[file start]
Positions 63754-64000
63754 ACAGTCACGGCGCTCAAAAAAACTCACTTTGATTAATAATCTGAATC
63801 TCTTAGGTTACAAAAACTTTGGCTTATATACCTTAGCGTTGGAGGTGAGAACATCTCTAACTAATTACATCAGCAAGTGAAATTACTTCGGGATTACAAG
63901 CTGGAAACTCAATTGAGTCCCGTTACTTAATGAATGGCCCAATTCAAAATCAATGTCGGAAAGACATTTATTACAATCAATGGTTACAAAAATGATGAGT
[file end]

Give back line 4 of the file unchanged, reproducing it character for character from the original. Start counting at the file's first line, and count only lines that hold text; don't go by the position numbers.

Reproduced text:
63901 CTGGAAACTCAATTGAGTCCCGTTACTTAATGAATGGCCCAATTCAAAATCAATGTCGGAAAGACATTTATTACAATCAATGGTTACAAAAATGATGAGT